A neurobiological understanding of games has at its core the dopaminergic reward system . The nucleus accumbens, which is also dubbed the pleasure centre of the brain, is currently understood as the critical brain region associated with the neurotransmitter dopamine, which in turn is implicated in habit formation, reward-seeking behaviours and addiction. The above video shows a speech from Robert Sapolsky, Professor of Neurology and Neurological Sciences at Stanford University, where he discusses his research concerning dopamine release in the brain when rewarded and when anticipating a reward. Continue reading
It’s Sunday, the 13th, which means we will be speaking German today. Sorry, folks — but this presentation was simply too good not to post it in the advent special. Fellow game researcher and UX designer, Sebastian Deterding, has some amazing, well-structured, aesthetically designed slides on the little things that UX designers can pick up from game designers (to improve design and everyone’s experience). Parts of his slides are also in English, but I will try to sum up some of his main ideas. First, he presents some thoughts on theories of fun and outlines fun as a driver to change peoples’ behavior and motivator for learning. After this, he briefly explains some game-style purposeful applications (so-called “games with a purpose” [PDF]). Examples for this are the Google Image Labeler, Phrase detectives, Spectral Game, Tag a Tune,Book Oven and many others. He goes on to analyze Twitter from a gaming point of view with it having clear goals, bite-size action options, visible relationship between action and goal, clear feedback of current status, and extremely audiovisual positive feedback (see video below).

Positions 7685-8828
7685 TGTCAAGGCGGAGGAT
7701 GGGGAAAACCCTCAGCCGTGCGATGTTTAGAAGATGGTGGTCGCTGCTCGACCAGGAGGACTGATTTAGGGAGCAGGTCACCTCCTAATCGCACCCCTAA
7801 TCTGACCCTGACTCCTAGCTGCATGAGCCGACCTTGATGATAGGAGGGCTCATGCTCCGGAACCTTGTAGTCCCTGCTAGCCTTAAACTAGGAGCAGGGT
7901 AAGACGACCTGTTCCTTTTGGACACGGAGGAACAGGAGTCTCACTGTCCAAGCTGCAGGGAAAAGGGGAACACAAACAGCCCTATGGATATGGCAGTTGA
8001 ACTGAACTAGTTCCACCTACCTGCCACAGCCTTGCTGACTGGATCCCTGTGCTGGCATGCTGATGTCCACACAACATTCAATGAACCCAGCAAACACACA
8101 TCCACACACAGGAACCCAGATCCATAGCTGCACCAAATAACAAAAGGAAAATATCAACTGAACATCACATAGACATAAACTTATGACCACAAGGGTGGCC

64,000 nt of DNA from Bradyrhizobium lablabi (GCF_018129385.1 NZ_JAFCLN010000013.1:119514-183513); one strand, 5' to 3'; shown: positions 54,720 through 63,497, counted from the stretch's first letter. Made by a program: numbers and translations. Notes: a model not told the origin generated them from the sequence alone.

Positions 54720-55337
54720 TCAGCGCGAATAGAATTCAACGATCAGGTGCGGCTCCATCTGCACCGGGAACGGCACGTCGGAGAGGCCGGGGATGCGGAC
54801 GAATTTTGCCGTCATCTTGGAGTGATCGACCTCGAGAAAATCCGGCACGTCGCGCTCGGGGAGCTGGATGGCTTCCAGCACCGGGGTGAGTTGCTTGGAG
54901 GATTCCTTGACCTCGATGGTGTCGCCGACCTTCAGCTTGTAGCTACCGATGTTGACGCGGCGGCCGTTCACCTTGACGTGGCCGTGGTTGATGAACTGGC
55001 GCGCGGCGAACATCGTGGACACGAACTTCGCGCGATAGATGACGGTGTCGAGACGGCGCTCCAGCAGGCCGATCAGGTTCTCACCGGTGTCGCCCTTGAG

He also talks about gradually rising challenges in sequence, which brings him to discussing Flow theory a bit. He then addresses some major differences between game and UX design, for example that game designers need to provide an increasing amount of difficulty as the gamer learns to play/interact with a game, while UX designers have the goal to keep functional software as simple as possible even for experienced users (while fans of shortcuts and applications like Vim might disagree — believing that steep learning will results in more efficient power users). It also interesting that he outlines the goal conflict of work vs. play: In the first, you try to get to the goal as fast as possible while in the second you are in for the ride that gets you there. The funny thing is that some games are not so different from regular work. You might not like calculating statistics at work in Excel all day, but as soon as it comes to propping your World of Warcraft character for the next raid, you start comparing numbers easily. Continue reading